Its publishing director, Stephen Quinn, said he decided not to use the Co-operative Bank's advertisement because it was "tediously controversial" and readers would not like it.
The bank hit back, claiming that Vogue was guilty of censorship and was refusing to carry the advertisement because it was afraid of upsetting cosmetics firms.
The advertisement shows a woman applying face cream and rabbits in a laboratory, and has appeared in poster form around the country.
It is aimed at highlighting the fact that the bank does not invest in companies that test their products on animals.
The row comes months after the magazine was involved in another dispute over advertising. In May, the watch company Omega threatened to suspend advertising because the magazine featured "anorexic-looking" models.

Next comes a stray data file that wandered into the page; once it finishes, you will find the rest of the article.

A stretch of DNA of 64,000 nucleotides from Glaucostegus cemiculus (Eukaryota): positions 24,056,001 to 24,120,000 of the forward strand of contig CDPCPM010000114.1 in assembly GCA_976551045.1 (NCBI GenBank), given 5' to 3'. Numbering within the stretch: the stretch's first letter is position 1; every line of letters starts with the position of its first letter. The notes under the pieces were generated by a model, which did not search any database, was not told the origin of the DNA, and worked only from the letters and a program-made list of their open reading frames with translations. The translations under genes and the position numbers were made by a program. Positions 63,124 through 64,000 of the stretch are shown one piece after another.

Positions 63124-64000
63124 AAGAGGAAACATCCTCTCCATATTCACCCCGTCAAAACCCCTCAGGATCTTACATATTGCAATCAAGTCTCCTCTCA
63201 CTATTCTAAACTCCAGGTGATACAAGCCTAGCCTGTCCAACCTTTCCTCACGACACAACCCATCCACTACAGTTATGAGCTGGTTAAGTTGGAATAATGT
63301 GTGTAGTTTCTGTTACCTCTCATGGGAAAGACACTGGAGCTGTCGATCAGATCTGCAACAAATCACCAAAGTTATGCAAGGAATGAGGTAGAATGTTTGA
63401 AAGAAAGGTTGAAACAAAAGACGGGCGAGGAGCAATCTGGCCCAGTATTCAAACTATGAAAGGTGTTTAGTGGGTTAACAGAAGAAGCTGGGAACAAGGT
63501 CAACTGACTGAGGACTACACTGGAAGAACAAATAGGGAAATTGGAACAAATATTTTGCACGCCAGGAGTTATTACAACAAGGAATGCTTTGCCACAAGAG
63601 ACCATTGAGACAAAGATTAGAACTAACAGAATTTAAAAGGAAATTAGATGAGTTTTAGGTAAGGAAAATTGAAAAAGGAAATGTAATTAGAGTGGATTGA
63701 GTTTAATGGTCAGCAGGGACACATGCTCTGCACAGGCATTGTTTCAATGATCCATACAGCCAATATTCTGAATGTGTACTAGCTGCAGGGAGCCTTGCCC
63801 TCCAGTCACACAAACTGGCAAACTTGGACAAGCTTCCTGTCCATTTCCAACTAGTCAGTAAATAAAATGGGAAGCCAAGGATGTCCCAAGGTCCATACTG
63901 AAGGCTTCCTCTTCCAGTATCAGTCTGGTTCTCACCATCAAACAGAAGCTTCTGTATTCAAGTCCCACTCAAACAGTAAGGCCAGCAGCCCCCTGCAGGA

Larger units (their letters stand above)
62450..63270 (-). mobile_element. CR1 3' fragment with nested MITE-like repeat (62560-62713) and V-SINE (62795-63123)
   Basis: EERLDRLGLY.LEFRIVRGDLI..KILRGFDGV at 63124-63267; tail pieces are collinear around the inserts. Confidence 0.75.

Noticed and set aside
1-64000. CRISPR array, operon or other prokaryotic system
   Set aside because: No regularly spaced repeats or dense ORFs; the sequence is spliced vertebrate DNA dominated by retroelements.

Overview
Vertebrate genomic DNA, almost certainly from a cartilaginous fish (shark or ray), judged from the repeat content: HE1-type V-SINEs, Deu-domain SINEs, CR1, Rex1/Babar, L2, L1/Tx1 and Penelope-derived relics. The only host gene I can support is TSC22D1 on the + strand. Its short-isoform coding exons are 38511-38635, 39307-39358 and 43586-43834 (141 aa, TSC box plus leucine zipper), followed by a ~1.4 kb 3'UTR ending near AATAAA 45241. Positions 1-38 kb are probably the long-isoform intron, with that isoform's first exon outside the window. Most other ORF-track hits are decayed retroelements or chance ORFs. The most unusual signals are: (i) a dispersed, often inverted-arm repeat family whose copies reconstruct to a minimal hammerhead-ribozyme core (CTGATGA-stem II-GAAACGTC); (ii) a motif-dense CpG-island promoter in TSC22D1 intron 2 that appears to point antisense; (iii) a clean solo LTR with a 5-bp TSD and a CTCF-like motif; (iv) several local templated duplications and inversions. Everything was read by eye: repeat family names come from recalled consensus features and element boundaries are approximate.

The Co-operative Bank's managing director, Terry Thomas, said: "The only possible explanation for this censorship is that Vogue is frightened of upsetting the powerful cosmetics lobby. This issue of cruelly testing cosmetics on innocent animals will not go away." Mr Thomas said the bank's two million customers were "right behind us". Other glossy magazines would be used in the next few weeks.
Mr Quinn said he had decided the advertisement was not appropriate because Vogue was a fashion magazine and did not publish controversial advertising The advertisement would "play badly with the readership" and did not clearly convey the benefits of banking with the Co-op, he added.
"We don't wish to encourage tediously controversial advertising. It is deliberately suggesting the experiments that go on on animals are in some way morally wrong," he said.
"The Co-operative Bank are not a regular advertiser in Vogue. We are not denying them a privilege they have become accustomed to."
He said he was "not going to be lectured by the Co-operative Bank".